News Release

Model predicts future spread of box tree moth in North America

CABI scientists have led research with collaborations from the University of Toronto and University of Guelph, both in Canada, to update a model which predicts the future spread of the box tree moth (Cydalima perspectalis) in North America

Peer-Reviewed Publication


Box tree moth


The box tree moth is a native moth throughout eastern Asia and feeds on boxwood.

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Credit: Tim Haye

CABI scientists have led research with collaborations from the University of Toronto and University of Guelph, both in Canada, to update a model which predicts the future spread of the box tree moth (Cydalima perspectalis) in North America.

The research, published in the journal PlosOne, shows how the ecoclimatic CLIMEX model predicts that most of North America should be climatically suitable for the establishment of the moth which feeds on boxwood (Buxus spp.).

However, the model suggests that Alaska and the northern territories of Canada, as well as higher elevations in the Rocky Mountains and southern hot and dry areas, will be out of reach for the box tree moth which is native throughout eastern Asia.

Rapidly spreading

Box tree moth became invasive in Europe in 2007 and rapidly spread across Europe and the Caucasus – causing damage to both ornamental and wild Buxus. In 2018, the box tree moth was found in Toronto and has since spread south into the USA.

To better predict where the moth will establish and have a significant impact on the ornamental trade in North America, the scientists used the most recent scientific literature and distribution points to update the temperature and diapause indices of an existing ecoclimatic CLIMEX model.

CABI’s Dr Lukas Seehausen and Dr Marc Kenis were part of the team who also found that their results show the currently known native distribution of box tree moth in Asia is probably incomplete and that further expansion is possible in its introduced range in Europe.

This includes northern Europe, along the Mediterranean coast of Africa, and eastward to central Russia.

Choice of management options

Dr Seehausen, Research Scientist, Risk Analysis & Invasion Ecology, said, “Our study highlights the risk of box tree moth spreading in its newly invaded areas, especially North America, and the importance of the CLIMEX model to help make decisions in terms of regulatory dispersal restrictions and choice of management options.”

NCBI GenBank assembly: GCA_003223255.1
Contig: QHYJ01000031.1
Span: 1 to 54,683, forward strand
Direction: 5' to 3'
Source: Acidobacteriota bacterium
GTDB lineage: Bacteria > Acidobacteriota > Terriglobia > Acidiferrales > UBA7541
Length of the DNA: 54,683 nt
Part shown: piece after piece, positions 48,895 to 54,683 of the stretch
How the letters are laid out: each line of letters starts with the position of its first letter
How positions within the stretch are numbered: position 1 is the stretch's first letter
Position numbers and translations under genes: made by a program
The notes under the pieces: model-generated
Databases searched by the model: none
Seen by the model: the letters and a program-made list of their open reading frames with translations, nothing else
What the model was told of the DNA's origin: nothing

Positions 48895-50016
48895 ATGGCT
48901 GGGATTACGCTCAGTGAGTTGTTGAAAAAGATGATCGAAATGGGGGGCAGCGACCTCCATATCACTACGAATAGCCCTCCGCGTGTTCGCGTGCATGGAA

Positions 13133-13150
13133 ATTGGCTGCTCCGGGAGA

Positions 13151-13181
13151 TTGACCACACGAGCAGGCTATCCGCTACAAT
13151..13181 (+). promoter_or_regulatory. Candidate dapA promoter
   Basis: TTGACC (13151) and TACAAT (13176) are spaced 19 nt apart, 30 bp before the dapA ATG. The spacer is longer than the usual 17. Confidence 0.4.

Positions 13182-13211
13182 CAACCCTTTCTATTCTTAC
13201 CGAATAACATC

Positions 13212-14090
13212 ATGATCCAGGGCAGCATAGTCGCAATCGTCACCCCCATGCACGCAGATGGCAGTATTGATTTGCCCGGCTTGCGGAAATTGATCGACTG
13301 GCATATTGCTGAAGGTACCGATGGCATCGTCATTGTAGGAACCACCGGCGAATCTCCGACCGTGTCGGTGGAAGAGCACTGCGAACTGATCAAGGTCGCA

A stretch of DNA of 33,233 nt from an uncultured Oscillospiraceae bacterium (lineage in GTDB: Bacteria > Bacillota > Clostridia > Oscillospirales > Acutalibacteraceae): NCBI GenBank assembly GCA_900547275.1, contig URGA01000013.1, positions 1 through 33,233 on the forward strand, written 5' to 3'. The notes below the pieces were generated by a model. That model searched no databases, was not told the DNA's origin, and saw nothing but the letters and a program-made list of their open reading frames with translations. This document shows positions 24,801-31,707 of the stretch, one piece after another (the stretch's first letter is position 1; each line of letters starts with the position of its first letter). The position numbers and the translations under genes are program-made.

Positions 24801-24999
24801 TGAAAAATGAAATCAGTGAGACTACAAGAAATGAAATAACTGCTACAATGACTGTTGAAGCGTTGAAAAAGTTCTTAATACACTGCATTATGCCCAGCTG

The scientists say that the Ecoclimatic Index (EI) of the model correctly described the known distribution of box tree moth in Asia with one exception, Lhasa Tibet. This may have resulted from either misidentification or, more likely, due to some unique favourable condition on ornamental Buxus spp. allowing it to establish temporarily.

Generally, the study shows that box tree moth occurred in a few locations where the model predicted it would not be suitable. But it is possible that recent import of plants from other areas or local favourable conditions, such as watering or warmer microclimates in cities were created in these areas due to human activity.

Further biological studies are needed

Dr Kenis, Head Risk Analysis, and Invasion Ecology, said, “Further biological studies are needed to examine the temperature-dependent effects on box tree moth to improve our ability to predict its impact and develop effective management.

“Specifically, box tree moth’s performance (development and survival) at high temperatures above 30°C and mortality induced by extreme low temperatures during diapause still need to be investigated.”

He added that a better understanding is needed of the moth’s distribution in its native range and potential adaptations and/or genetic differences between populations in different countries within its native range (e.g., Japan, China, Korea, and Thailand).

“This may help to improve model parameters but also to find appropriate management options, such as specialized and well adapted natural enemies that can be considered for biological control,” Dr Kenis said.

Built upon previously developed model

In October 2013, Dr Kenis was part of a team, that also included CABI’s Dr Saidou Nacambo, and Dr Tim Haye, who developed a bioclimatic CLIMEX model.

This was part of research, published in the Journal of Applied Entomology, which investigated the development characteristics of the box tree moth and its potential distribution in Europe.

The study then said that the box tree moth has the potential of becoming a pest in most of its predicted range, but that damage is likely to be higher in Southern and Central Europe where the moth can complete at least two generations per year.


Full paper reference

M. Lukas Seehausen, Alex Rimmer, Abigail Wiesner, Marc Kenis, Cynthia Scott-Dupree, and Sandy M. Smith, ‘Modelling potential distribution of the invasive box tree moth across Asia, Europe and North America,’ 19(4): e0302259 (2024) PlosOne, DOI:

The paper can be read open access here:


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